After a suspect was caught on camera pouring maple syrup all over police cruisers in Rindge, New Hampshire, Police Chief Dan Anair is calling for the end of a longstanding Halloween tradition in town.
On Tuesday, NBC10 Boston spoke with residents in Rindge who described mayhem around Midnight on Saturday.
“A lot of screaming, lots of obscenities, a lot of cars screeching up and down the streets,” said David Jadlocki.
The tradition has gone on for more than 18 years. Right before Halloween, some teenagers in town toilet paper the common. But this year, police say about 30 teenagers were wreaking havoc Saturday night - toilet papering the town, lighting couches on fire in the middle of the streets, dumping trash, throwing bottles and cans at cars, and pouring maple syrup on police cruisers.
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“I was told, ‘boy, you have yourself quite the sticky situation,’” chuckled Chief Anair.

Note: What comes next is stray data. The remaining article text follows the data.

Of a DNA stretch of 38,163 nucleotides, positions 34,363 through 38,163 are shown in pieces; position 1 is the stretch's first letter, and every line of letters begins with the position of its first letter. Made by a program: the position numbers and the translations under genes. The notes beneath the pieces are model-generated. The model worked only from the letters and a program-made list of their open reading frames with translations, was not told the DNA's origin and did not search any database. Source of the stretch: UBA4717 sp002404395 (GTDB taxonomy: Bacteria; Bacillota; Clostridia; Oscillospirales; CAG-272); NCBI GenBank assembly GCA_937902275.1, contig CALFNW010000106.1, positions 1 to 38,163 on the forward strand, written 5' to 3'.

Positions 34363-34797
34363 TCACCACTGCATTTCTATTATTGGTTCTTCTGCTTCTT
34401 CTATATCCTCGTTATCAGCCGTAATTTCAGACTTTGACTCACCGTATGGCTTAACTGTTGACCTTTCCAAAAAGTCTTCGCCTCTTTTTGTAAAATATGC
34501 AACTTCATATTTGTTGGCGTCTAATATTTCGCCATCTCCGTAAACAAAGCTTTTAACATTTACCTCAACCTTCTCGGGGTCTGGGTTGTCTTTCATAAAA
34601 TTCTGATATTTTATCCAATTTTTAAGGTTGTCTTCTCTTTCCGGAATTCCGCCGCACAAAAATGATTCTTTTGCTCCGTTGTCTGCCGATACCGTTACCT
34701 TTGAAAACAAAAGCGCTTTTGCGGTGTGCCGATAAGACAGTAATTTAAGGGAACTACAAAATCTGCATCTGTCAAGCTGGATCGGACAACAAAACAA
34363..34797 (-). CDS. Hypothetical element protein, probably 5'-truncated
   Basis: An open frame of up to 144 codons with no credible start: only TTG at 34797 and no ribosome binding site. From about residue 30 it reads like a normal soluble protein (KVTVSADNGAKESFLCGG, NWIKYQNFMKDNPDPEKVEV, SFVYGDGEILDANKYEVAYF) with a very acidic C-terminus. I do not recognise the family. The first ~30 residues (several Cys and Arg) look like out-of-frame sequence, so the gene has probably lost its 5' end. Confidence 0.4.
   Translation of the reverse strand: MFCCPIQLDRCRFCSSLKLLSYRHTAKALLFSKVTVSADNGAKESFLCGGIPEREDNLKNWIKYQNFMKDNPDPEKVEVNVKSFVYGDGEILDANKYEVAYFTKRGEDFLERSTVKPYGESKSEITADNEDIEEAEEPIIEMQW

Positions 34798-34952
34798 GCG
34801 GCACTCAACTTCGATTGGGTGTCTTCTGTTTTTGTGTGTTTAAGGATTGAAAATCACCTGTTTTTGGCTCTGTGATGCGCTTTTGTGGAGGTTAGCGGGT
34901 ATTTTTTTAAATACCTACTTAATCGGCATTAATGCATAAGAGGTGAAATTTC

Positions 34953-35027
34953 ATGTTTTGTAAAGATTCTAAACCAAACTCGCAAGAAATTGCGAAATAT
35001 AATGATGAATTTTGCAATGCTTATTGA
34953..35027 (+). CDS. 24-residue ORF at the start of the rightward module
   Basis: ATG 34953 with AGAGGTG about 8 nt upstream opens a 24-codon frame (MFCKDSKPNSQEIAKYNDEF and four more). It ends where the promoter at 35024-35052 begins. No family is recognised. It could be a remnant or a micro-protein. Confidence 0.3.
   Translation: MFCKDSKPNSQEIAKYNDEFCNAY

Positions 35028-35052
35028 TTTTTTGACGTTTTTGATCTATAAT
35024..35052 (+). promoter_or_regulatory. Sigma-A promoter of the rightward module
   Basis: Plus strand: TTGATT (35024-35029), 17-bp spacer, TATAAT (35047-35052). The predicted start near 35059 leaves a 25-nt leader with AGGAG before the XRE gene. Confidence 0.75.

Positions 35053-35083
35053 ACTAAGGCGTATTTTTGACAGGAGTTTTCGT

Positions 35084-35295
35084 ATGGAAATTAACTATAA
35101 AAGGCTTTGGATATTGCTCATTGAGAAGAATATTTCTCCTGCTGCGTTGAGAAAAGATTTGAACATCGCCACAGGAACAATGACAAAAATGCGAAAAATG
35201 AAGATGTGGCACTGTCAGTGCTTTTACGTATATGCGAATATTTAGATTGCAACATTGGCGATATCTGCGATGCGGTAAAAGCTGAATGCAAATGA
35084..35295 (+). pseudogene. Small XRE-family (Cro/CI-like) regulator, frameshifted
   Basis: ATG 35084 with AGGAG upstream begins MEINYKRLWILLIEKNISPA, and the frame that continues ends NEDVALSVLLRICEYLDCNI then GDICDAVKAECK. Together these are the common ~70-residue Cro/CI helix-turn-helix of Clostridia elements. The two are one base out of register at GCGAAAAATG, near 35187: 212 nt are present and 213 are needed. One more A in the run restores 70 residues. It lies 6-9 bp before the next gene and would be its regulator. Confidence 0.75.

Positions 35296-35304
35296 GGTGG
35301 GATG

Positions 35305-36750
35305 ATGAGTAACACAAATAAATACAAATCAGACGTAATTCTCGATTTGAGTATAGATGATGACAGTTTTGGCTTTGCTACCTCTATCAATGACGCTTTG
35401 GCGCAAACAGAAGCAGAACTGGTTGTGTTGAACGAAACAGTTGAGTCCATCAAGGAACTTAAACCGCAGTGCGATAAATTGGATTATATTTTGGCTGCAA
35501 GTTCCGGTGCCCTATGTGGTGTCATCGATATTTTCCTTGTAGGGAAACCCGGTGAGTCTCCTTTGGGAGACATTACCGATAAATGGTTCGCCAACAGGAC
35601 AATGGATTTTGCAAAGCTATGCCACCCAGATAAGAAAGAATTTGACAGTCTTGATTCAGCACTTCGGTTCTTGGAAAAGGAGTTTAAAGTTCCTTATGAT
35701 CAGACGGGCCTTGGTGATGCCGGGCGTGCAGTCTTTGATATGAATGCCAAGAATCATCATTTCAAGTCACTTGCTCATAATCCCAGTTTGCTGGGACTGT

He says he’s only laughing because no one got hurt. Anair says the tradition has gone too far.
“It’s the level of disrespect,” he said. “I am at the point where this is no longer acceptable.”
It seems neighbors agree with the Chief.
“Kids need to learn to take pride in their town,” said Lorraine Stenerson.
“Let’s build our community rather than tearing it apart,” Jadlocki added.
When NBC10 Boston asked 4-year-old Vanessa Cloutier if she liked the toilet paper, she said, “No…because the naughty kids did all of this.”
And the chief says it’s time those “naughty kids” are held accountable.
He is asking the public to help identify the teen in the video, encouraging others involved to come forward, and calling for an end to the decades-old toilet papering tradition.
“Let’s quit while we are ahead because someone is going to end up getting hurt,” Chief Anair said.
Legally, the kids could face vandalism charges, but the chief says this year, they will just be referred to a juvenile diversion program.
Next time, he says he won’t be so lenient.
Anyone with information is asked to contact the Rindge Police Department.